Archive for June, 2016

Race & Jury Selection in Canada

posted by Judge_Burke @ 14:30 PM
June 6, 2016

Regina Schuller and Caroline Erentzen (York University – Department of Psychology and York University, Department of Psychology, Students) have posted The Challenge for Cause Procedure in Canadian Criminal Law (Oñati Socio-Legal Series, Vol. 6, No. 2, 2016) on SSRN.

Here is the abstract:

There is a longstanding presumption in Canadian law that jurors will act impartially in carrying out their duties, but this presumption may be challenged when the defendant is a member of a racialized minority group. In those circumstances, the defence may initiate a challenge for cause procedure, wherein potential jurors are questioned about their ability to set aside any racial prejudice and judge the case solely on the evidence. Although the challenge for cause procedure has been in place for some time, little attention has been given to the process and whether it in fact effectively screens for juror bias. The present article provides an overview of the challenge for cause procedure, with particular attention to race-based challenges, as well as psychological research assessing the effectiveness of the procedure. Reference is made to the authors’ analysis of actual jury selection proceedings in which the challenge procedure was invoked. The data revealed that, although only a small percentage of potential jurors admitted to potential prejudice in open court, many more were excluded by triers and counsel.

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Is There Science Behind Drug Courts Who Ban Medication?

posted by Judge_Burke @ 14:30 PM
June 3, 2016

Barbara Teresa Andraka-Christou has posted Essay: Improving Drug Courts Through Medication-Assisted Treatment for Addiction on SSRN.

Here is the abstract:

Empirical studies demonstrate that medication-assisted treatment (including the use of methadone, buprenorphine or naltrexone) is more effective at preventing opiate addiction relapse and recidivism than regular attendance at twelve-step groups or mental health counseling alone. However, less than half of drug courts provide access to medication-assisted treatment, and half of drug courts explicitly ban their use.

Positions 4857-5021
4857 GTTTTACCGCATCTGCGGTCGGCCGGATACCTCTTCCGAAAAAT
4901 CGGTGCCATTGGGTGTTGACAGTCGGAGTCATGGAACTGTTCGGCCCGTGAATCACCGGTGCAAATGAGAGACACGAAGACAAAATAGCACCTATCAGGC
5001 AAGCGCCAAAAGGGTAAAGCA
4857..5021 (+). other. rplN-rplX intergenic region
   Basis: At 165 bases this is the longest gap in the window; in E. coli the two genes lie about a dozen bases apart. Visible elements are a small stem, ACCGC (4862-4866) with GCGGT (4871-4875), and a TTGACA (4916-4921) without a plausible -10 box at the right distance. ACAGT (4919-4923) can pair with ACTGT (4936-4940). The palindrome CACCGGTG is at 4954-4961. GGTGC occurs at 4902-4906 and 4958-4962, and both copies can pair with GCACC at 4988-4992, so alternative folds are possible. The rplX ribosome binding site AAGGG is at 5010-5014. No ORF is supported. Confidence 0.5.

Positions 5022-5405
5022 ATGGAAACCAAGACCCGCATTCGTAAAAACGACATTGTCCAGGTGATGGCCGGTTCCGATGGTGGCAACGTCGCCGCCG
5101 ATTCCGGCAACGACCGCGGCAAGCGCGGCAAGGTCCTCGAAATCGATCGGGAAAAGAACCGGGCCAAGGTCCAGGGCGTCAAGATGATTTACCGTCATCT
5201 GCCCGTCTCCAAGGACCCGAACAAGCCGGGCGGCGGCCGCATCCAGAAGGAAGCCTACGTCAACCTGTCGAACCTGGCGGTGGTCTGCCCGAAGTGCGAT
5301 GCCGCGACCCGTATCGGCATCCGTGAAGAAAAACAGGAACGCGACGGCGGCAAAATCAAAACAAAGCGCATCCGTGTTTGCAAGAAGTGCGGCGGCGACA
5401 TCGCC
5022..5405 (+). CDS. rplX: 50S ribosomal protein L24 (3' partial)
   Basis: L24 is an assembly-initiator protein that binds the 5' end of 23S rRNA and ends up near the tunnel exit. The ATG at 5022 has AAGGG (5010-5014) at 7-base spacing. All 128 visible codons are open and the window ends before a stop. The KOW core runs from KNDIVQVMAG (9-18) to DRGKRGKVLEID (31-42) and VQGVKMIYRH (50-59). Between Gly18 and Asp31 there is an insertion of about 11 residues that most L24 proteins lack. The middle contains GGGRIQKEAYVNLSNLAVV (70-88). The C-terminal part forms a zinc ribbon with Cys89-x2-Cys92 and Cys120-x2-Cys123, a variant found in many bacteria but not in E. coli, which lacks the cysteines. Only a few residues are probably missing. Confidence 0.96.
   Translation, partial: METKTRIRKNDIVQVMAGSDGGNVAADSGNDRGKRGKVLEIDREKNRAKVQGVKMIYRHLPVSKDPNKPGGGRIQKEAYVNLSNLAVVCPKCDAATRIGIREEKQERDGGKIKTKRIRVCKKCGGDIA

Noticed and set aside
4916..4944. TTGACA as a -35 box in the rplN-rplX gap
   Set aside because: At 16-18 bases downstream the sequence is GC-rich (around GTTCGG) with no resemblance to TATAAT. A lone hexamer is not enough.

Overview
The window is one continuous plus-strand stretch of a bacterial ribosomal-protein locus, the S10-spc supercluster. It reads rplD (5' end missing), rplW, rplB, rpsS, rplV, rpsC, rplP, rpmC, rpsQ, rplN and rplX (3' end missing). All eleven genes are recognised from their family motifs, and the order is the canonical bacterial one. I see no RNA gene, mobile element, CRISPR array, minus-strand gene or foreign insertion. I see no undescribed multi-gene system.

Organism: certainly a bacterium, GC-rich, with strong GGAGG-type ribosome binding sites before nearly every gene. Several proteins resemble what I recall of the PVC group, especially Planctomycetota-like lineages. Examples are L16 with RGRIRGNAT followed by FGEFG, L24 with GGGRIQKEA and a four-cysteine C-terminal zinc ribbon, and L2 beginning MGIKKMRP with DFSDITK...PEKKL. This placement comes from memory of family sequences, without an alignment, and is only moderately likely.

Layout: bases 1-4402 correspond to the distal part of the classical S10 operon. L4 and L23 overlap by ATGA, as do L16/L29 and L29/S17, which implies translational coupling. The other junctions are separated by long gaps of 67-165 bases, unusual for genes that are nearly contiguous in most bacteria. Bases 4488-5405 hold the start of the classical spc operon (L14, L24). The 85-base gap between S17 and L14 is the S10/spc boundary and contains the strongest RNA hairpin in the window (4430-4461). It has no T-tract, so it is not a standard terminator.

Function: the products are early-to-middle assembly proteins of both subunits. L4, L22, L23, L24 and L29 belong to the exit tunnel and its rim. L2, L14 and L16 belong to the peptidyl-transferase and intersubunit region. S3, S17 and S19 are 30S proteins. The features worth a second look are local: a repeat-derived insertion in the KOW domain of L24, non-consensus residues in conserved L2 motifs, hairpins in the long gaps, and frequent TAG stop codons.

This essay explores why drug courts fail to provide the most medically advanced forms of drug addiction treatment. Reasons include the following: a cultural preference for abstinence-only treatments; belief that addiction medication is “immoral”; hyperbolic fear of the illegal diversion of medication; cultural loyalty to twelve-step groups; preference for morality-based approaches; and lack of knowledge about addiction treatment medications.

Finally, the essay proposes approaches for expanding medication-assisted treatment in drug courts. Proposals include increased judicial deference to physicians, collaboration between drug courts and community health providers, state funding incentives, enhanced training and educational opportunities for drug court staff, and incorporation of treatment methods in drug court accreditation.

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Race and Jury Selection

posted by Judge_Burke @ 14:30 PM
June 2, 2016

In a 7-1 vote, the United States Supreme Court overturned the conviction and death sentence of a black Georgia man who was tried 30 years ago by an all-white jury in a case involving the murder of two white women.  The Court found that prosecutors purposely excluded black jurors.

Chief Justice John Roberts wrote the majority opinion and said that the prosecution’s multiple “neutral” explanations—one juror was too young, another worked with the mentally ill and thus might be soft-hearted, another said she wasn’t familiar with the scene of the crime but had once lived a few blocks away, and one had a son who had been arrested for stealing hubcaps and thus might be sympathetic to a murderous burglar—were false. Justice Roberts offered this assessment:  “Nonsense . . . the focus on race in the prosecution’s file plainly demonstrates a concerted effort to keep black prospective jurors off the jury.”

A 2010 Equal Justice Initiative study found that, in counties across the country, prosecutors dismissed nearly 80 percent of African Americans qualified for jury service during the seating process.  A 2012 Duke University study of non-capital cases found that all-white juries convict black defendants 16 percent more often than white defendants. And what’s more, the same study found, when juries included just one black person, 71 percent of black defendants and 73 percent of white defendants were convicted.

You can read the ruling in this case, Foster v. Chatman, and a timely profile of Stephen Bright, the lawyer who brought the case, in Atlanta Magazine.

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